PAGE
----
Up at 6:30 to get in five more laps before the 9:00 start for the day (68 total).  I could see that getting to 100 was pretty much a foregone conclusion, as long as I didn’t injure myself.  It was fun to see the 72-hour folks starting, especially the group from Hawaii.  They had lots of energy and were doing really well all day.  The leaders in the six-day were now most all over 100 miles and pushing for 200.  I was just excited to get as close to 100 as possible before quitting at 9:00 or so, and had a good day.  This was the first day without an afternoon thundershower (they usually lasted about 15 minutes.)  Rodger passed 200 miles and headed for 300.

Day 4 total: 20 miles (88 total) before stopping at 9:30 p.m. for the night.

Day 5 (Sept 3)

Up again at 6:30 to get in six laps before the 9:00 start for the 48-hour folks.  94 total, so the 100 was in the bag.  Everybody that knew that I’d only done 100 once was being really encouraging.  I asked Rodger’s 10-year-old son Gavin (who’d done his own 100 last year in six days) to go around with me on my 100-mile lap.  I’d done the same with him last year (though he didn’t remember 😉 and it meant a lot to me to have him there.  We came around just after noon, and it was nice to finally have it done.  Rodger and Gavin were at the finish to cheer for me at the end, which was great! I then decided to take a two-hour break and basically had no real ambition the rest of the day, having accomplished what I was really there for.

Day 5 total: 11 miles (105 total)

Day 6 (Sept 4)

This was the last full day of the race, and there seemed to be a lot of energy going around.  I decided that it might be nice, if I had a good day, to see if I could tie John Geesler’s 133 miles overall.  I have tremendous respect for John, and I felt really bad that his Challenge attempt had ended early because of a minor mistake on his part.  I didn’t want to pass John, since he’d gotten his 133 in two days, but thought a tie would be nice.  One of last year’s entrants, Bob Combs, had recently moved with his famly from Ohio to Colorado and showed up with his wife Molly and 11-year-old son Shames (say “Shamus”) to just have some fun.  Molly, with no training specifically for the event, had done 12 miles the first day and wanted another 5-8 to make an even 20.  Several of us happened to go up the long hill at the same time, with me trying to set a pace where I didn’t have to stop to bend over to breathe all the way up (it wastes way too much time doing that.)  Everybody else except Molly pushed ahead, and it turned out she and I had exactly the same pace.  We ended up going around together the entire day.  One truly funny part was her “battle” with Shames.  He’d done 26 miles and stopped late in the day.  The two of us just kept going around, making pretty good time on the laps and not wasting much in the aid station.  She’d gotten to 24 miles and we were deciding if it was fair to try to sneak by Shames mileage and get 27 or 28.  We finally decided to see what would happen if we didn’t tell him.  Bob, however, had other ideas, and mentioned “hey, Shames, look at that–your mom has passed you!” when we came in after lap 27.  You could just see the gears turning in Shames’ head as he looked at the scoreboard, projected on the tent roof.  He was trying to figure out when he could sneak out at night from their van and put in more laps to pass his mom back.  Little did he know, however, that Molly and I had already agreed to put in another five laps on the final morning, just to get as much as we could.  She finished the day at 8:00 with 31 laps, having done 18 with me.  Much better than 5-8!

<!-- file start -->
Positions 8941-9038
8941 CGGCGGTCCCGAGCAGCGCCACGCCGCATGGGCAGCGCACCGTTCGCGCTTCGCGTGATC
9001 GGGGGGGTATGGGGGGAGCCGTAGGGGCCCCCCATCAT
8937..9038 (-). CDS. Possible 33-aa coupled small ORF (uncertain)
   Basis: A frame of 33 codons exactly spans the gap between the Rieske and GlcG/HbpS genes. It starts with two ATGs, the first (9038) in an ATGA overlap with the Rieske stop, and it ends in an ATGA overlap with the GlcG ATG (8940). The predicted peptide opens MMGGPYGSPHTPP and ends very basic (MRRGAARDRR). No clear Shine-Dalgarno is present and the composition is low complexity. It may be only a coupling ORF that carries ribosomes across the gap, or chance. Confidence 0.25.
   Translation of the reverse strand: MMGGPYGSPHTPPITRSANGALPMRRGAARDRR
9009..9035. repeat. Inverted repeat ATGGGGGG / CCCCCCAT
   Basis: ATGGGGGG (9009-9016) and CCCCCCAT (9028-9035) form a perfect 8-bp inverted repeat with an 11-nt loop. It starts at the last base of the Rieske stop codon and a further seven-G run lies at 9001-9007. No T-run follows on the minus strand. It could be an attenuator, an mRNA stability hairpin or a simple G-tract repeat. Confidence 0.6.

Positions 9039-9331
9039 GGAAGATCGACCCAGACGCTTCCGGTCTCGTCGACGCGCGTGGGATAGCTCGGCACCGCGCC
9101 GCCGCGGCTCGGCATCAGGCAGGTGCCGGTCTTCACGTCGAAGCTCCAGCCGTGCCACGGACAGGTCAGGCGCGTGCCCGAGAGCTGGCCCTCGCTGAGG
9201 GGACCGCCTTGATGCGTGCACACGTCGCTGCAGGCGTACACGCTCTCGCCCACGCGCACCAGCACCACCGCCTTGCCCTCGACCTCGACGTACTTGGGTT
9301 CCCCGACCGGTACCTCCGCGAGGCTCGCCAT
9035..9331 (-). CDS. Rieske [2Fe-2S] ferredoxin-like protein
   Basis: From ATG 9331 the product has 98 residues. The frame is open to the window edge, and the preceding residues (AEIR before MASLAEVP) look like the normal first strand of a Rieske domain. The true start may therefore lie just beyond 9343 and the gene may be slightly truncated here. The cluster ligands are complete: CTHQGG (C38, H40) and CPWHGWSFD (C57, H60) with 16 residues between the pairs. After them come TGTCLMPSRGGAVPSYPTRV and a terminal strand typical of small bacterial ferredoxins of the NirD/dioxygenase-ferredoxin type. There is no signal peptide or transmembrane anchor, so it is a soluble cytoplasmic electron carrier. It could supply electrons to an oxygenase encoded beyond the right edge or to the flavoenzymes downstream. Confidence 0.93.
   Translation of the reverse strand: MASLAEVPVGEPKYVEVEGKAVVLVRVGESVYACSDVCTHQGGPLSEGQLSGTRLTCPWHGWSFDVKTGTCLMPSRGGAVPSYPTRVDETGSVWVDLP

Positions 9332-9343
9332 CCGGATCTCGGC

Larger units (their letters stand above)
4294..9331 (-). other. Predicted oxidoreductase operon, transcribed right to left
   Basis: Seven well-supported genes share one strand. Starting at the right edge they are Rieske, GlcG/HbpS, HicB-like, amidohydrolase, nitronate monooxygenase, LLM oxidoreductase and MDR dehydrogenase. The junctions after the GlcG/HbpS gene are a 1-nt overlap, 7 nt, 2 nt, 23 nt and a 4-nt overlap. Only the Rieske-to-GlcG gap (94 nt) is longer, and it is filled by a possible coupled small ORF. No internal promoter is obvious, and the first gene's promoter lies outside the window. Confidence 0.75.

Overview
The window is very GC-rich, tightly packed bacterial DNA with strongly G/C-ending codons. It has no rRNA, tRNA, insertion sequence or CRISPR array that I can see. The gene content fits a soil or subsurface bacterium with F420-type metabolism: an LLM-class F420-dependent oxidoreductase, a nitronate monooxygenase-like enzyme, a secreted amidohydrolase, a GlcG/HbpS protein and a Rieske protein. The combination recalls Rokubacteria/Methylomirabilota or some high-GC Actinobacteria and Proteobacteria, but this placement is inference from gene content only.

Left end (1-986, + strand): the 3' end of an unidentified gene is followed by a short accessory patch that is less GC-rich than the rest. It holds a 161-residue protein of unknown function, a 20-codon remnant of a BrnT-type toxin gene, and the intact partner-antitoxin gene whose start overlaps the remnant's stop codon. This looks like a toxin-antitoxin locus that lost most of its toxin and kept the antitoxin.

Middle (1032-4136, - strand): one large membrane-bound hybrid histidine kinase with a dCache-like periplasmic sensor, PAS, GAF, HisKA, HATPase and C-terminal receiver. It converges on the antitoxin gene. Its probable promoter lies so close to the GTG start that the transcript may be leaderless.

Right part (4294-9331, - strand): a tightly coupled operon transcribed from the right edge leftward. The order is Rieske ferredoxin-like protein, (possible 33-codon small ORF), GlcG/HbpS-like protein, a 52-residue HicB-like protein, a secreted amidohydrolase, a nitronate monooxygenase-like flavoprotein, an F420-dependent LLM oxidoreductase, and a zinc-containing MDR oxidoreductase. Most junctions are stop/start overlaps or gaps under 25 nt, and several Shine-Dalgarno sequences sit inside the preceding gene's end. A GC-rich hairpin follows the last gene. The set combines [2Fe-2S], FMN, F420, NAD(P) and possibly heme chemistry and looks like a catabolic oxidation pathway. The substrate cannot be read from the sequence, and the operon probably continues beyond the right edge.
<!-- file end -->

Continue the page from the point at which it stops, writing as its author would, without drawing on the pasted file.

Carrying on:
Day 6 total: 23 miles (128 total)  I quit at 8:30 as I only wanted five more laps to finish tied with John

Day 7 (Sept 5)